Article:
City Paper is not for tourists
The Wizards lost again last night in Minneapolis. That makes ’em 0-19 as visitors this season.
No other NBA team has lost every road game this year.
There’s no reason to pay attention to the Wizards from here on out as compelling as their road losing streak.
If this continues for much longer, it’ll be like DiMaggio (circa 1941) in OppositeLand around here: All of Washington will wake up in the morning anxious to check the newspapers to see if the Wizards lost another away game. (That’s how Washington gets its news, right?)
But as horrendous as the Wiz surely are away from Fun Street, so far they’re only half as bad as the horrendousest road squad in local sports history.
That title will forever belong to the 1974-1975 Washington Capitals.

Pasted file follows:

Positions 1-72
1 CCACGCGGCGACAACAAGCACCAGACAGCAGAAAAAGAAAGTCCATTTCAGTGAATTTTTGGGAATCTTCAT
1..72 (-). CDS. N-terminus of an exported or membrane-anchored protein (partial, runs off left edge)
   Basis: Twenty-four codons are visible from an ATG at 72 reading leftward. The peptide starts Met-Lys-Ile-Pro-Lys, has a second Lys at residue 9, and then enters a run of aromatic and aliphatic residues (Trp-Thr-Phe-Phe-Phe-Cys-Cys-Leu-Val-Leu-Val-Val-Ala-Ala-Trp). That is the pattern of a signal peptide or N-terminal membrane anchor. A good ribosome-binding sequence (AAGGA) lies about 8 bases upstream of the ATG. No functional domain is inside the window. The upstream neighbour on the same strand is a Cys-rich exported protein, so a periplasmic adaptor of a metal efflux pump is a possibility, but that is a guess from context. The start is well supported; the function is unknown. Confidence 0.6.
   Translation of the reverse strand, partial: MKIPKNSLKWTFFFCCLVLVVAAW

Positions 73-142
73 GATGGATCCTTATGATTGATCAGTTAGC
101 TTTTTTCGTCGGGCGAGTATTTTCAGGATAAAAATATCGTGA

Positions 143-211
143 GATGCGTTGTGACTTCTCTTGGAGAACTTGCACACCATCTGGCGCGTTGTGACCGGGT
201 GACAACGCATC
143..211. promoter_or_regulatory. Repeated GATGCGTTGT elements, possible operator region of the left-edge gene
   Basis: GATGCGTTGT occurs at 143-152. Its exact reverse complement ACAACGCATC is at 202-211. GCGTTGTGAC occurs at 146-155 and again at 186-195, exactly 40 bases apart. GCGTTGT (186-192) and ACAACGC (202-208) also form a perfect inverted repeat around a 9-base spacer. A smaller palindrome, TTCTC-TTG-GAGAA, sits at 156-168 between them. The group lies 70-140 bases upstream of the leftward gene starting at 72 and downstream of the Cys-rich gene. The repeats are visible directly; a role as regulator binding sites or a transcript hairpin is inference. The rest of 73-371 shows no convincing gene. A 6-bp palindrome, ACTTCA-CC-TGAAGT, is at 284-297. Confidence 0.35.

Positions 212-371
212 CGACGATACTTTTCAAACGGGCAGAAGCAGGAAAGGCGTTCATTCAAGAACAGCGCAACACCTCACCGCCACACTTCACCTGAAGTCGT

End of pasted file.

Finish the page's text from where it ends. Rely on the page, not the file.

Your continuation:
The Caps, in the franchise’s first year, went their first 37 road games without a win.
Even more stupendously, this skein came in the era where the NHL had ties — a whole lot of ties — but the expansion Caps couldn’t even manage a draw away from Capital Centre in the town then known as Largo.
The Caps were 0-37-0 on March 28, 1975, when they went to Oakland and beat the California Golden Seals, 5-3, to end the streak, which still stands as the worst in NHL history.
The Caps players treated the win as the historic moment it was. Here’s some recollections of what happened after the final horn on that big night from former Caps center Ron LaLonde:
“We came into the dressing room and there was a big green garbage can, and we pretended that was our Stanley Cup. We signed it all and skated back out on the ice, all the fans had left for the night but we went out, [Caps leading scorer] Tommy Williams led the charge, and that garbage can with our signatures on it was there for two or three years afterward until they moved the franchise.”
Great story. And, come to think of it, that trash can remains the only sort of trophy the Washington Caps have ever skated around with.